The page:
15 April 2007 31

Weighted Pseudo-Random Pattern Generation

s-a-0
F

 If p (1) at all PIs is 0.5, pF (1) = 0.58 = 1


256
1 255
pF (0) = 1 – =
256 256
 Will need enormous # of random patterns to
test a stuck-at 0 fault on F -- LFSR p (1) = 0.5
 We must not use an ordinary LFSR to test this
 IBM – holds patents on weighted pseudo-
random pattern generator in ATE

15 April 2007 32

16
Weighted Pseudo-Random Pattern
Generator
 LFSR p (1) = 0.5
 Solution:
 Add programmable weight selection and
complement LFSR bits to get p (1)’s other than 0.5
 Need 2-3 weight sets for a typical circuit
 Weighted pattern generator drastically
shortens pattern length for pseudo-random
patterns

15 April 2007 33

Weighted Pattern Gen.

w1 w2 Inv.
Inv. p (output)
output) w1 w2 Inv.
Inv. p (output)
output)
0 0 0 ½ 1 0 0 1/8
0 0 1 ½ 1 0 1 7/8
0 1 0 ¼ 1 1 0 1/16
0 1 1 3/4 1 1 1 15/16
15 April 2007 34

17
Test Pattern Augmentation

 Secondary ROM – to get LFSR to 100% SAF


coverage
 Add a small ROM with missing test patterns
 Add extra circuit mode to Input MUX – shift to
ROM patterns after LFSR done
 Important to compact extra test patterns
 Use diffracter:
 Generates cluster of patterns in neighborhood of
stored ROM pattern
 Transform LFSR patterns into new vector set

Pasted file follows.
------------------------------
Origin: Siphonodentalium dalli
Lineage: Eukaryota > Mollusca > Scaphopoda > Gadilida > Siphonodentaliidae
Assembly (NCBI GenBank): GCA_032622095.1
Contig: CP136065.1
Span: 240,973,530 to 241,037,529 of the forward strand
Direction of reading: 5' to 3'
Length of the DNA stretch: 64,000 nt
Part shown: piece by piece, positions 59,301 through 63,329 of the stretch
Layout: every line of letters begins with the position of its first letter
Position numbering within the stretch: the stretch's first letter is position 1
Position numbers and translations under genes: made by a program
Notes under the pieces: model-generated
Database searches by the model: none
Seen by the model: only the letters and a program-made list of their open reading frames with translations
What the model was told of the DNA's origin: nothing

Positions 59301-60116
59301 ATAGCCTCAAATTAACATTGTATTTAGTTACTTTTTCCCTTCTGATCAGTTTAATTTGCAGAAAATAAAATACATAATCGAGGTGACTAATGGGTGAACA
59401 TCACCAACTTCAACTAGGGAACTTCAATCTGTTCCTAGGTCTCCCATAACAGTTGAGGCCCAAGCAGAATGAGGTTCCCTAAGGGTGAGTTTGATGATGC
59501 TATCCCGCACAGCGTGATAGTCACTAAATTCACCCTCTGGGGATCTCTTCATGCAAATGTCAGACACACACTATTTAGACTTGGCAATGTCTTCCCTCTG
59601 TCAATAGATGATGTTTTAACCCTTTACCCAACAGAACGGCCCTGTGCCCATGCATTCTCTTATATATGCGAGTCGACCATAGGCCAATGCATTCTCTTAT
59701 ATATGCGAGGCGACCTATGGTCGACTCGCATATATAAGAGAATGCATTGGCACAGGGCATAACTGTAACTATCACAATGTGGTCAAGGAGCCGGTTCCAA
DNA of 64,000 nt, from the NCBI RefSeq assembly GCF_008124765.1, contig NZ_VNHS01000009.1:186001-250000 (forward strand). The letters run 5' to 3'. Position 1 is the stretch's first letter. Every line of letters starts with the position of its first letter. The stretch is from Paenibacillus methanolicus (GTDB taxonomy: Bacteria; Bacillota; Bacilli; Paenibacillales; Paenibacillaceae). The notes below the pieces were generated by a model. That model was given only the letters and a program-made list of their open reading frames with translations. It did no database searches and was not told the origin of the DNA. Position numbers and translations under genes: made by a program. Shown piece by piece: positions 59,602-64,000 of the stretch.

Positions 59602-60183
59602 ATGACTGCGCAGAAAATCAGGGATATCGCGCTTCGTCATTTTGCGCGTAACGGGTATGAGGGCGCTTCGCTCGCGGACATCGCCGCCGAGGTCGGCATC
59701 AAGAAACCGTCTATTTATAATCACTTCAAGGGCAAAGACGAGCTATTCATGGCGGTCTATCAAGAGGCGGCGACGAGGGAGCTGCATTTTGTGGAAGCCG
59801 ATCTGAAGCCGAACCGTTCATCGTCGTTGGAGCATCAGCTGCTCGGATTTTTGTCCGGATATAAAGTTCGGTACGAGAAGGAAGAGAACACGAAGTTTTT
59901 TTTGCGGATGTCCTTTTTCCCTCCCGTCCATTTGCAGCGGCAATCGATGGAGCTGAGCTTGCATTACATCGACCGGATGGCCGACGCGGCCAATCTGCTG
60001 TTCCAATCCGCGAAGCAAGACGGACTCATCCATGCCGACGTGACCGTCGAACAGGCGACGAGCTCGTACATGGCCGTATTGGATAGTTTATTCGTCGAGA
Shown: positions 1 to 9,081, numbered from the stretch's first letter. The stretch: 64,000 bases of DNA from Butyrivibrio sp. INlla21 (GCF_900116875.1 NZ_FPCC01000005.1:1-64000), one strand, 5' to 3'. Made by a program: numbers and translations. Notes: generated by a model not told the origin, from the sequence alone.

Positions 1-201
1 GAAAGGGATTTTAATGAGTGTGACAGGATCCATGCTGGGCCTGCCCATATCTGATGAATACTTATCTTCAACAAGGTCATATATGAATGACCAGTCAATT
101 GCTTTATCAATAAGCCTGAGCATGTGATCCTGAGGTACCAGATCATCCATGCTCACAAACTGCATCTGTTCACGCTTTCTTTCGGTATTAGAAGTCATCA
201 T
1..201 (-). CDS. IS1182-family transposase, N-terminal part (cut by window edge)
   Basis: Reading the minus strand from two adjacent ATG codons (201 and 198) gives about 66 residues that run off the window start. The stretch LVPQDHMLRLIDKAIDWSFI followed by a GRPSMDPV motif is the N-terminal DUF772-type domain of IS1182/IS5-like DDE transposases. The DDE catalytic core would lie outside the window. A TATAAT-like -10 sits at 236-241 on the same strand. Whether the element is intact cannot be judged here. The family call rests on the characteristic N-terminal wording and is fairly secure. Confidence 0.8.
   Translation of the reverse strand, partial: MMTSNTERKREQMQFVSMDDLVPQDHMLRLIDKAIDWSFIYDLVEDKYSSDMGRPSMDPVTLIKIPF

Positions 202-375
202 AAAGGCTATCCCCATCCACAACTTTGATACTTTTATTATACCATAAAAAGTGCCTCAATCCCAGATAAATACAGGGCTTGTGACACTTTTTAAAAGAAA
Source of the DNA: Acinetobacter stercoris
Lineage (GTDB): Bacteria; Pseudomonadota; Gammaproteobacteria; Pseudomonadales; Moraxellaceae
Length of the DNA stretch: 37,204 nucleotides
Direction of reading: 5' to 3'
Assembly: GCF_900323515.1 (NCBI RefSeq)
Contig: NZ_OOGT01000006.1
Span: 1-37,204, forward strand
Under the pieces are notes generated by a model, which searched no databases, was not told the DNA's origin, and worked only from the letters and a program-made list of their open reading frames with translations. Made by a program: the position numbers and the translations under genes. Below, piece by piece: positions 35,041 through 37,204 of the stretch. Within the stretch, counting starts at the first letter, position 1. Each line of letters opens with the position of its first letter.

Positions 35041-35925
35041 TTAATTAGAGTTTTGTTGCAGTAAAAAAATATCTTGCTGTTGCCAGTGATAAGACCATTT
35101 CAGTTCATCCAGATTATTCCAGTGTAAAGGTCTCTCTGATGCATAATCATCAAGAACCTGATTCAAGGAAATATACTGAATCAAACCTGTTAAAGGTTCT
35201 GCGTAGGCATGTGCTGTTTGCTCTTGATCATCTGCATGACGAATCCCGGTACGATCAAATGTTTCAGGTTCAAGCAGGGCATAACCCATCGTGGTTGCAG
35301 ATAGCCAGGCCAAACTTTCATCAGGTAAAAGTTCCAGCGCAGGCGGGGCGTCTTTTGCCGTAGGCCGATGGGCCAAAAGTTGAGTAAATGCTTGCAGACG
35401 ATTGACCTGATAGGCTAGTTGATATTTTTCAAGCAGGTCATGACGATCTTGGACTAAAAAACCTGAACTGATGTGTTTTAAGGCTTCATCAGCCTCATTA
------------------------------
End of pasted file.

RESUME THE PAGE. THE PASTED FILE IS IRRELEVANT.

Put LFSR and transformation hardware in
full-scan chain

15 April 2007 35

Response Compaction

 Severe amounts of data in CUT response


to LFSR patterns – example:
 Generate 5 million random patterns
 CUT has 200 outputs
 Leads to: 5 million x 200 = 1 billion bits
response
 Uneconomical to store and check all of
these responses on chip
 Responses must be compacted

15 April 2007 36

18
Definitions
 Aliasing – Due to information loss, signatures of good
and some bad machines match
 Compaction – Drastically reduce # bits in original circuit
response – lose information
 Compression – Reduce # bits in original circuit response
– no information loss – fully invertible (can get back
original response)
 Signature analysis – Compact good machine response
into good machine signature. Actual signature
generated during testing, and compared with good
machine signature
 Transition Count Response Compaction – Count #
transitions from 0 1 and 1 0 as a signature

15 April 2007 37

Transition Counting